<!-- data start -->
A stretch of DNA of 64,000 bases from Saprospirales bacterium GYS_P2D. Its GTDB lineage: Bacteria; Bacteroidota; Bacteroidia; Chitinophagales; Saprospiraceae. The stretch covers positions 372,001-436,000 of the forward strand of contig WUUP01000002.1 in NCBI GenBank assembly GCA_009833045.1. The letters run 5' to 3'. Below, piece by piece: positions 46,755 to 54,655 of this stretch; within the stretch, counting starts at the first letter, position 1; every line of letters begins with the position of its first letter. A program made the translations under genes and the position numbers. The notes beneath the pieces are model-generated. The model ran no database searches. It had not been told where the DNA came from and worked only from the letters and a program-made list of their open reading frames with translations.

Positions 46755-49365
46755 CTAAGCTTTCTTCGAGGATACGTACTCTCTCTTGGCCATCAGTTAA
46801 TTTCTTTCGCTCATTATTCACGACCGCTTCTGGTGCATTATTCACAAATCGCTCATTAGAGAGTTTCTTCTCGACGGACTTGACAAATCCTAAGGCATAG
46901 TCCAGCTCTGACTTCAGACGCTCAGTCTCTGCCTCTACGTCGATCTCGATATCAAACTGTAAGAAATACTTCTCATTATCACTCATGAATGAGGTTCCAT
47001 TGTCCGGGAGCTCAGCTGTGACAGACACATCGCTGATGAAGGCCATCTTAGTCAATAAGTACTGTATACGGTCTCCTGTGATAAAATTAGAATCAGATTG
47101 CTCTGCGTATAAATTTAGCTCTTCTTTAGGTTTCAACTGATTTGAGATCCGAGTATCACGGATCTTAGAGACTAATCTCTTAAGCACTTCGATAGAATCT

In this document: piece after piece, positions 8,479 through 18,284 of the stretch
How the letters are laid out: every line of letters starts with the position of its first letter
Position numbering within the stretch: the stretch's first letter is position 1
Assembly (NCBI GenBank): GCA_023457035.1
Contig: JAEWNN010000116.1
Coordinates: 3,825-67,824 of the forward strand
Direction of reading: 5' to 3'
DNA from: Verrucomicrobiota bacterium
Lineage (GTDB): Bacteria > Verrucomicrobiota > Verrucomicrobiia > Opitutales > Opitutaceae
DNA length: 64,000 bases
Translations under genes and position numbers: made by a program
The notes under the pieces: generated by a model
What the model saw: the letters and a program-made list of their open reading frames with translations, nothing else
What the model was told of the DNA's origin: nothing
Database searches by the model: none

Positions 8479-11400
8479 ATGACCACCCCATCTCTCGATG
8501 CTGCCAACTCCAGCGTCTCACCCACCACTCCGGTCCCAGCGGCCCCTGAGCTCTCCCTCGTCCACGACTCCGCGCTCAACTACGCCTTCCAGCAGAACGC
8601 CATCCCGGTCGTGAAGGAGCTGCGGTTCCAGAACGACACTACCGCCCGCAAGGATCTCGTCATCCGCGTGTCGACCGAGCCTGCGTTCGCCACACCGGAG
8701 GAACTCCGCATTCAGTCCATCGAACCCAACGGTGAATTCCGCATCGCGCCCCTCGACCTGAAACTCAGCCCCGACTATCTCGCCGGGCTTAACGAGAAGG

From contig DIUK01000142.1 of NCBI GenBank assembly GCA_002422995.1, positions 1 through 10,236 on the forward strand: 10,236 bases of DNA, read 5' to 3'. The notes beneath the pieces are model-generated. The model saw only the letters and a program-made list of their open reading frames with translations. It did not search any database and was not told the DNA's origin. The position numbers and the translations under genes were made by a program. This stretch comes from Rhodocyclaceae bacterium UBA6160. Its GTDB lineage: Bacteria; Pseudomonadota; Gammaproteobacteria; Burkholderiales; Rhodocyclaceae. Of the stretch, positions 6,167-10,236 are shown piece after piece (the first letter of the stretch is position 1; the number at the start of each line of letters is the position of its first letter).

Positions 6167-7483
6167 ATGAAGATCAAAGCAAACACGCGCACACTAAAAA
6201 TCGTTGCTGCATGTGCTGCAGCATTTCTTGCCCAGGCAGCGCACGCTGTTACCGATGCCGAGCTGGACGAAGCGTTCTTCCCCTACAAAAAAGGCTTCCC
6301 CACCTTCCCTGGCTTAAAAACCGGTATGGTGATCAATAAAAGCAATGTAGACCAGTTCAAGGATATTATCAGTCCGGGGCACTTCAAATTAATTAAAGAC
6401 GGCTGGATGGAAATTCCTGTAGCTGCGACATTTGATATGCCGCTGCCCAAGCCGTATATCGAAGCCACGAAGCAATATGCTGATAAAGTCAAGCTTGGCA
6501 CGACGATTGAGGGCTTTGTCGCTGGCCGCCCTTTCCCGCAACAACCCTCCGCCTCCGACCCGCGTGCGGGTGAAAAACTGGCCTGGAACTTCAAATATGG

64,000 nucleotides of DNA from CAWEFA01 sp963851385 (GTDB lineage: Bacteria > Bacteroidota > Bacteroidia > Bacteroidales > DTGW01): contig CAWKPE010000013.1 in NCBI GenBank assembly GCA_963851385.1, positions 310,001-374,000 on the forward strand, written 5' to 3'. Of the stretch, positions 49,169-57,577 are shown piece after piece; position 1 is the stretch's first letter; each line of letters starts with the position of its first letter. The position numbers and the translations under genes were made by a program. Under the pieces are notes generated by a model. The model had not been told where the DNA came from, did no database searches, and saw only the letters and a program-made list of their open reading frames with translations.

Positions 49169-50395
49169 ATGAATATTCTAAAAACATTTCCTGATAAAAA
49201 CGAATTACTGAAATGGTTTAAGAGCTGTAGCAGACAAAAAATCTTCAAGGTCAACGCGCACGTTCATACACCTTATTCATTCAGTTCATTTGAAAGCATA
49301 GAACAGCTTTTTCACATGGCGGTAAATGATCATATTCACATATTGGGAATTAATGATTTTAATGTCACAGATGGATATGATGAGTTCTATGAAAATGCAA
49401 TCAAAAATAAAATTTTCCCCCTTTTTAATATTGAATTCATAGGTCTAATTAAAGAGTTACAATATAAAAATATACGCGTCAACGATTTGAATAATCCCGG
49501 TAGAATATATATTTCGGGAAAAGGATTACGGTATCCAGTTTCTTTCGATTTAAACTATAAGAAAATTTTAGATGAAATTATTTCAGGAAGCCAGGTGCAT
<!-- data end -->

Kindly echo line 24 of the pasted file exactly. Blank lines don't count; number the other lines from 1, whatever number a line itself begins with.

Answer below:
8479 ATGACCACCCCATCTCTCGATG